Covid-19 Daily News Digest – April 1, 2020
Doctors to be assigned virtually to Manitoba First Nations during COVID-19 pandemic
She said the department will deploy doctors and specialists virtually during the COVID-19 pandemic but specifics on how it will work are still being ironed out and plans continue to change.
Some First Nations are limiting access to communities amid COVID-19
The checkpoint will collect data that it is hoped will assist the community’s health workers to better understand who is going in and out of the community and to assist in gaining a better understanding of the risk factors in order to limit exposure within the community.
Local First Nations pro-active in dealing with COVID-19
The Ministry of Health, FNHA, Emergency Management B.C. and Indigenous Services Canada are working together to identify needs and gaps to ensure Indigenous communities are well-supported in managing any outbreaks that may occur.
Scenarios for Indigenous COVID-19 response include calling in the army: Miller
Miller believes it’s now just a question of when, not if, an outbreak will happen in the first remote Indigenous community and officials are bracing for it.
Northern Ontario communities doing what they can to keep COVID-19 out
“As council we’re saying okay, if it should hit Kenora, Dryden or Sioux Lookout that’s going to be an automatic shutdown, lockdown, nobody comes, nobody goes,” he said. “Because we’re in a remote community and we just don’t have the facility.”
Morris said on top of flight restrictions, the community is planning 24-hour lockdown drills to help prepare community members in the event the new coronavirus reaches them.
Manitoba rejects request to shut down highway to the north to combat COVID-19
“We don’t have that luxury because we’re on a major highway into the north. This is the lifeline to the north. We don’t want to shut the highway down because all the essential goods that have to go up there come through here, but we want to protect our community just as much as those other ones do,” said Cook.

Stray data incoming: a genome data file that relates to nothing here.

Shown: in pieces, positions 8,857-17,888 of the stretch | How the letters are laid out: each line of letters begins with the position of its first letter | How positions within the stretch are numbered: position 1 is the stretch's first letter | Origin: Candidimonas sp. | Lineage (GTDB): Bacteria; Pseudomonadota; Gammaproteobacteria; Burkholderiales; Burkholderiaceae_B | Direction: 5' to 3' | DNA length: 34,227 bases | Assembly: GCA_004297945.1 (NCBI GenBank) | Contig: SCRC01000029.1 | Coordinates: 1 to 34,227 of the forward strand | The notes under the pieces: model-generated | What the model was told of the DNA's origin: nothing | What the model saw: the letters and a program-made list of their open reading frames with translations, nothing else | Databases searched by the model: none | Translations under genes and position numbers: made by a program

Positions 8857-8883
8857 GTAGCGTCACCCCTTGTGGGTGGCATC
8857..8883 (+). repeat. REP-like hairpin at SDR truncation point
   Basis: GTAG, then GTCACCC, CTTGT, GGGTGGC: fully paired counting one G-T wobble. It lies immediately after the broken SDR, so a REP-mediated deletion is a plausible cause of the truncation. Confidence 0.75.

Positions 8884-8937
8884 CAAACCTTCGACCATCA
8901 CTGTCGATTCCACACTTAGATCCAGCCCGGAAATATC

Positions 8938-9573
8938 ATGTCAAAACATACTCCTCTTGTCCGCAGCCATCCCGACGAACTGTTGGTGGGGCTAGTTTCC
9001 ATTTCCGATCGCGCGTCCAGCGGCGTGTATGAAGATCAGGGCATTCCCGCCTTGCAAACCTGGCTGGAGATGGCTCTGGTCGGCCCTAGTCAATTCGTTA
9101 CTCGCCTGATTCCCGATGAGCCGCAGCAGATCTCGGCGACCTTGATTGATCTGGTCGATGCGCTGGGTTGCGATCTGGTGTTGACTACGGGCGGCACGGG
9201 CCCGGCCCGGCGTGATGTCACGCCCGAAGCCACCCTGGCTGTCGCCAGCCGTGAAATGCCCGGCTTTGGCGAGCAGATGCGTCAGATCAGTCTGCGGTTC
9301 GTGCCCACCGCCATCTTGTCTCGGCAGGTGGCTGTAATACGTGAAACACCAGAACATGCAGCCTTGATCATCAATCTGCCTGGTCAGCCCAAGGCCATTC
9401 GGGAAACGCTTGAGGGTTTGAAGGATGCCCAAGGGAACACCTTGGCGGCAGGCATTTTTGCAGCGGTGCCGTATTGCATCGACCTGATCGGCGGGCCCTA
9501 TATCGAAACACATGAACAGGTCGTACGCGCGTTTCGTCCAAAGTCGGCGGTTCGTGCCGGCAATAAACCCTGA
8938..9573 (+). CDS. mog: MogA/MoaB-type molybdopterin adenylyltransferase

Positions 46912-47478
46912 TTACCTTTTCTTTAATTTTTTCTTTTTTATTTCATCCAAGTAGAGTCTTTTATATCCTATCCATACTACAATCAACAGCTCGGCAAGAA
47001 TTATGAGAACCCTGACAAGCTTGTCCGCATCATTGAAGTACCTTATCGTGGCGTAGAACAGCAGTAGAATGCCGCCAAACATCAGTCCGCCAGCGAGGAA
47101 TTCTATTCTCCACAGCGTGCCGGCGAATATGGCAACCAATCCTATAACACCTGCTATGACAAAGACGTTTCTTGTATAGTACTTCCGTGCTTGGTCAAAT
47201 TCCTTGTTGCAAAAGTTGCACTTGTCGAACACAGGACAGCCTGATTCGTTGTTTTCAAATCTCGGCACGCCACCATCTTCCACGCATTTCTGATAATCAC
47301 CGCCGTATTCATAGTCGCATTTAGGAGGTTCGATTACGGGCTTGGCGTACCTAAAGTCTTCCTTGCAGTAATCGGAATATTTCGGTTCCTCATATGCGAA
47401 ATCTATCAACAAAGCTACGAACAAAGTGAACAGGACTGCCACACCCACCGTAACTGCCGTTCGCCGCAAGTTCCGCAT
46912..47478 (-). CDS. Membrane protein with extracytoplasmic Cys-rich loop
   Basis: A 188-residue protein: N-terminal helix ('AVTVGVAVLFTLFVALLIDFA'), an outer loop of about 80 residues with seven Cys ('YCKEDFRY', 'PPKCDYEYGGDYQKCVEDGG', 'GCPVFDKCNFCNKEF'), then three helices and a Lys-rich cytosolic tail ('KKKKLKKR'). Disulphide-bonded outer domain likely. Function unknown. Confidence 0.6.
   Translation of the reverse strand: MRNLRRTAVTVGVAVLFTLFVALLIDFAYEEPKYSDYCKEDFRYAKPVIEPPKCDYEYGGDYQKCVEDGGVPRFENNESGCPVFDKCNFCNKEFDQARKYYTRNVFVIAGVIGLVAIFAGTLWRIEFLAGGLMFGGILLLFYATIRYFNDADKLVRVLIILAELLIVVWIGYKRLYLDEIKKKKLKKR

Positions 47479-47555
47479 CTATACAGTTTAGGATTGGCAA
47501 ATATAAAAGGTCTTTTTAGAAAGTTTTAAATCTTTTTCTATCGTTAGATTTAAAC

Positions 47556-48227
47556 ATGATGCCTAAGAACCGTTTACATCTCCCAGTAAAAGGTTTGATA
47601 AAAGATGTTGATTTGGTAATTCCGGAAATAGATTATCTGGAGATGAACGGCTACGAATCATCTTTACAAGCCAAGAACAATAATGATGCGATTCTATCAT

Yukon reports 6th case of COVID-19, and ‘good news’ of 3 recoveries
Also on Wednesday, Yukon’s economic development minister, Ranj Pillai, held a news conference, where he was asked about mining activity in the territory. Some Yukon First Nations want a halt on all mining operations during the pandemic, citing concerns about mine workers travelling into and out of the territory.
Pillai called it a “complex” issue because it’s not just out-of-territory workers at Yukon’s mines — he says many Yukoners work in the industry too.
LNG Canada worker tests positive for COVID-19
LNG Canada has been advised that an individual who had been engaged in work on the LNG Canada site had tested positive for COVID-19. The test was conducted after the individual had experienced mild symptoms and had immediately returned to their home to self-isolate, in accordance with self-isolation advisories and requirements.
B.C. First Nation ‘flooded’ with resource project referrals from industry, province amid coronavirus lockdown
Allen Edzerza, a member of the B.C. First Nations Energy and Mining Council and a citizen of the Tahltan Nation, said it remains too soon to see the impact of the updated regulations, and many First Nations still lack the funding and staff to deal with referrals.
“There’s always the capacity issue,” he said. “There are over 100 exploration companies in [Tahltan] territory. So, if those 100 exploration companies want to do work, and they have to do a work order, and they are required to reach out and consult with the Tahltan, you can see how many orders would come from that.”
First Nations Know Pandemics. This Time, They Say, Will Be Different
“The time for denial and bureaucratic delay about the spread of COVID-19 is over — our communities are in crisis and we are looking for answers and for resources to stop the spread of this horrendous and nightmare pandemic.”
COVID-19: Trans Mountain expansion remains on schedule despite pandemic
To try to protect workers, the company has staggered work shifts to minimize the number of people on the site, staggered lunches, reduced or eliminated in-person meetings and increased cleaning methods. Health and safety procedures during orientation have been revised to mention the importance of social distancing and frequent hand washing.